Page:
5. Beamer, Dressman, Bodybag

Alexander Wells | European Review of Books | April 19, 2023 | 3,551 words

Shared language is about communication, for sure, but as Alexander Wells notes in the European Review of Books, it’s also about identity and belonging. Sometimes, even understanding the latest slang makes you feel in-the-know, right!?!? (Not at all fond of how “right” has become the latest way to enthusiastically agree, but I digress.) As an editor of an English-language monthly published in Berlin, Wells is fascinated by ever-evolving common language usage in Germany, rife with combined English and German words cut like butter into flour to form something new and sometimes amusing, but always full of meaning. “German social media loves to mock awful Denglisch marketing attempts,” he writes. “But when the bilingual puns are good, they’re good—and enhanced by the thrill of belonging. I love this one billboard ad for classic indie radio that reads Everybody hörts (« everyone listens to it »), and I love it not only because I like the pun, but because I feel a surge of pride that I’m in on the joke, that maybe I do really speak German.” I came for the appreciation of evolving language and stayed for the pun of it. —KS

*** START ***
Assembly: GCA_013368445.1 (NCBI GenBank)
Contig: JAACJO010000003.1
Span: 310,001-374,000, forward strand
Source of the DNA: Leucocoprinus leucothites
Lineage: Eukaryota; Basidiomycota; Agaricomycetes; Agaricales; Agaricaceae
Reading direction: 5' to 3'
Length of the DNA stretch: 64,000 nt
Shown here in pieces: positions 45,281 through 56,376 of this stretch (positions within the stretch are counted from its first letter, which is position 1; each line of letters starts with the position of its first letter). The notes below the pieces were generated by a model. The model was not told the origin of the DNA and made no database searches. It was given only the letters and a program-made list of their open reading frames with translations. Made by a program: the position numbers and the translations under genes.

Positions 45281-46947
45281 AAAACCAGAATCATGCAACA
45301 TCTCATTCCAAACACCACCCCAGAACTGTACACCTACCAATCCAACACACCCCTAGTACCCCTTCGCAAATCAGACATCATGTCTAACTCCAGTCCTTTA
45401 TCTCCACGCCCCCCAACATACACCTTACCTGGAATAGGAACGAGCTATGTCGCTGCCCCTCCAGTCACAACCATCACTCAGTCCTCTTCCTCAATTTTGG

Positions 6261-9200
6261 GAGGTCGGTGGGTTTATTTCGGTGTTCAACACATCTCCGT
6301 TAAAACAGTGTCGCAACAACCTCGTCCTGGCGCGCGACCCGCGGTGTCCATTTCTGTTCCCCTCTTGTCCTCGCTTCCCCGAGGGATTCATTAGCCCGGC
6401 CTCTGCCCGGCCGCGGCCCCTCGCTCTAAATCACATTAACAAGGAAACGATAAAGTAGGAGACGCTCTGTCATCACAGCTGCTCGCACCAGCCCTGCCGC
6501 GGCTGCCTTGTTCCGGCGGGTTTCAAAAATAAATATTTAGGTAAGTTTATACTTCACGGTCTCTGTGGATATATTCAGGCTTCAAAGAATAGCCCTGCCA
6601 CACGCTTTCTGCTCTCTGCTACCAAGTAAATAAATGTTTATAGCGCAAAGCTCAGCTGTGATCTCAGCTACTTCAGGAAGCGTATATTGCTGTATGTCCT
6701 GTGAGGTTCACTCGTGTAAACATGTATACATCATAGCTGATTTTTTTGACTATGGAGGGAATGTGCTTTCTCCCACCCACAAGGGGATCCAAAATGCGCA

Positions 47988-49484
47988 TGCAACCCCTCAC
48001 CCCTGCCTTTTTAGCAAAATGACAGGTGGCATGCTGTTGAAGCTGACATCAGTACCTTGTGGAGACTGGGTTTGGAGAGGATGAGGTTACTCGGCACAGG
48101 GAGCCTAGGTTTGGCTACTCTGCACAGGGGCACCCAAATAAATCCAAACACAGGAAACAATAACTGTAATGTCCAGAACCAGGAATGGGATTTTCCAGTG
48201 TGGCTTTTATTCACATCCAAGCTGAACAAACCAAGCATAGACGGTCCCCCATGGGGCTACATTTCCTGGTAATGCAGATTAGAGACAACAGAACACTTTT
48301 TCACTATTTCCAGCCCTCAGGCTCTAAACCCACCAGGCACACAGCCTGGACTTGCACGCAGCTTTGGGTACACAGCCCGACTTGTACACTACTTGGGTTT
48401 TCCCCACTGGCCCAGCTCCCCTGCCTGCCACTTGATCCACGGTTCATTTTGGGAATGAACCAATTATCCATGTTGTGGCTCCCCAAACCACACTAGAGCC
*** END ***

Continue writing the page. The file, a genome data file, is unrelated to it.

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I Re-Read My Teenage Diaries Hoping For a Dose of Nostalgia – Instead I Was Horrified

Amelia Tate | The Guardian | June 10, 2023 | 3,645 words

Amelia Tate finds looking back at her teenage diaries an awkward experience. Who wouldn’t? But Tate finds more than cringe in these books—she finds an understanding of who she was as a teenager. It’s not someone she is proud of. —CW